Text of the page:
The Easter Classic tournament committee has adopted the following policy for the Easter Classics tournament. The policy is modelled on the VJBL policy and is outlined below and any queries should be directed to the committee. Please make yourself and your teams (parents) familiar with this policy.
The policy recognises that there are legitimate reasons for still and video photography to take place at sporting events such as the Easter Classics and that this should not be unnecessarily restricted or curbed.
The growth of technology in this area has meant that it is more widely accessible and used in everyday life. In basketball, as in other sports, video especially is widely used to assist coaches review their team’s games and trainings to assist their training program and the development of their players.
Videoing may also be used to scout another team that they will be playing later in his tournament for example. Videos can also assist in referee training.
Parents also like to have photographic or video records/memories of their children playing the game.
However it is important that reasonable steps are taken to ascertain that photographic depiction of basketball activities is being used for legitimate and harmless purposes and is being taken by people associated with the participating teams (coaches, team officials, parents of children participating in the tournament) or tournament committee.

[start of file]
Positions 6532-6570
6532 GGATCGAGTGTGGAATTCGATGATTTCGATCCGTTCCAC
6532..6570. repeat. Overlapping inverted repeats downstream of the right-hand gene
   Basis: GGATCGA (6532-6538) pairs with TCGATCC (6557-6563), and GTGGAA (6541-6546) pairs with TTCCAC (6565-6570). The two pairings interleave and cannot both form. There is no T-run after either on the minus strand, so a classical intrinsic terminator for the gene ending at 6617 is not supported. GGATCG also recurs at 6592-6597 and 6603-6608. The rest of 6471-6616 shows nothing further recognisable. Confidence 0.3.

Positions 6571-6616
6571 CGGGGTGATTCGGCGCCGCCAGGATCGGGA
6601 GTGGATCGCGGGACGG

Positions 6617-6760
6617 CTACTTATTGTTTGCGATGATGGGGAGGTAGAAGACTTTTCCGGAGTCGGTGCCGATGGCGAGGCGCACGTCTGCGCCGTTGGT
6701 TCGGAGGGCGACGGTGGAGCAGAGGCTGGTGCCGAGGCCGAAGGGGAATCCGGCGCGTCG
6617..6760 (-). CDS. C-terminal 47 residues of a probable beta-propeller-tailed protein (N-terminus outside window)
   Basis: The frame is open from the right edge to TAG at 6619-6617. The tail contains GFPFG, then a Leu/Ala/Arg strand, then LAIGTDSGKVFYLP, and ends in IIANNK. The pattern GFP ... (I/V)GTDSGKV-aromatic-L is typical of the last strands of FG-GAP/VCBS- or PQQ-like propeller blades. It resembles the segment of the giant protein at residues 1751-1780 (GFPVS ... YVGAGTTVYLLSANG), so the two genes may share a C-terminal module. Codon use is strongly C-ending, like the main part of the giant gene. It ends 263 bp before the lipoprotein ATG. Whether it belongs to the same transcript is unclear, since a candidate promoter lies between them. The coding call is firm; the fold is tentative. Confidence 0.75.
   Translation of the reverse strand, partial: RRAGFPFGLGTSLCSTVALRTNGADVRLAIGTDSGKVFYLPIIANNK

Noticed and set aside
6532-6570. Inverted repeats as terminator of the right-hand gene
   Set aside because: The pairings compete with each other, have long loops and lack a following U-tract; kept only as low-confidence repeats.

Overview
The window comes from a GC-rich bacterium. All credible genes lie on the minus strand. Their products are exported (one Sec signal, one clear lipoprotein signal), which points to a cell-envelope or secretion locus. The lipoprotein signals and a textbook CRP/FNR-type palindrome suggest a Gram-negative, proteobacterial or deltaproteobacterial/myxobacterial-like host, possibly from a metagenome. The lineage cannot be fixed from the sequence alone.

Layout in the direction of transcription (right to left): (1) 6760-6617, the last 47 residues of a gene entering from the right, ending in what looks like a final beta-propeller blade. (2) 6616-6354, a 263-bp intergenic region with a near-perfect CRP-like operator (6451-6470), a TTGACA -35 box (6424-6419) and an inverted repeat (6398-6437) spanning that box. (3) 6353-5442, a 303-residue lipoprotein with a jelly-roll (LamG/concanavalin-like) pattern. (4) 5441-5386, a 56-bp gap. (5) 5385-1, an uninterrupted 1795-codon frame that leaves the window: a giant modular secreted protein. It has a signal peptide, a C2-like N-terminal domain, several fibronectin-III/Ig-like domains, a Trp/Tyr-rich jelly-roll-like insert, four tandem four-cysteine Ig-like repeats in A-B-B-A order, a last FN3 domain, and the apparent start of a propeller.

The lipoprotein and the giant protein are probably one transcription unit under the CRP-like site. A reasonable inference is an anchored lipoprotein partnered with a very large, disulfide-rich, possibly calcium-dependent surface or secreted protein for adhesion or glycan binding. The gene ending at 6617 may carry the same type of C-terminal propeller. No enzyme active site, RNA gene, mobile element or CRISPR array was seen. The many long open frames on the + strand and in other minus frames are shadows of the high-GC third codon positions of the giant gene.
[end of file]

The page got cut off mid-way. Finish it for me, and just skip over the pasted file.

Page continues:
Accordingly, the following policy will apply for the Easter Classics tournament:
parents and close relatives will usually be allowed to take photographs and video tape games provided the parent or relative is known to the team/s participating.
As a courtesy, the coach or manager of the opposition team should also be notified of the intention to photograph or video the game.
Coaches who wish to video their own team’s games for training purposes will also normally be allowed to do so. Again, the opposition should be informed.
Parents of the coach’s own team should be advised by the coach if it is intended to regularly video games and the reason for it.
Some coaches desire to scout teams that they will be playing in the future and a convenient way of doing this is to video the game. If this is to occur then both teams should be advised in advance. However, this will usually be allowed.
Should any person take objection to the photographing or videoing, they should be asked the reason why they object. It should be explained to them that normal policy in these circumstances is that the photography or videoing should be allowed.
However, if the person objecting has a legitimate and strong reason why the objection is made, then a bar should be placed on the photography or videoing. A strong reason may be that the child concerned is the subject of contested custody proceedings or has been the subject of violence or threats and publication of a video or photograph may compromise the safety of the child.
Significant issue of concern that cannot be resolved between the parties involved should be referred to the Tournament Committee for resolution. Common sense should be exercised in this matter, bearing in mind the above.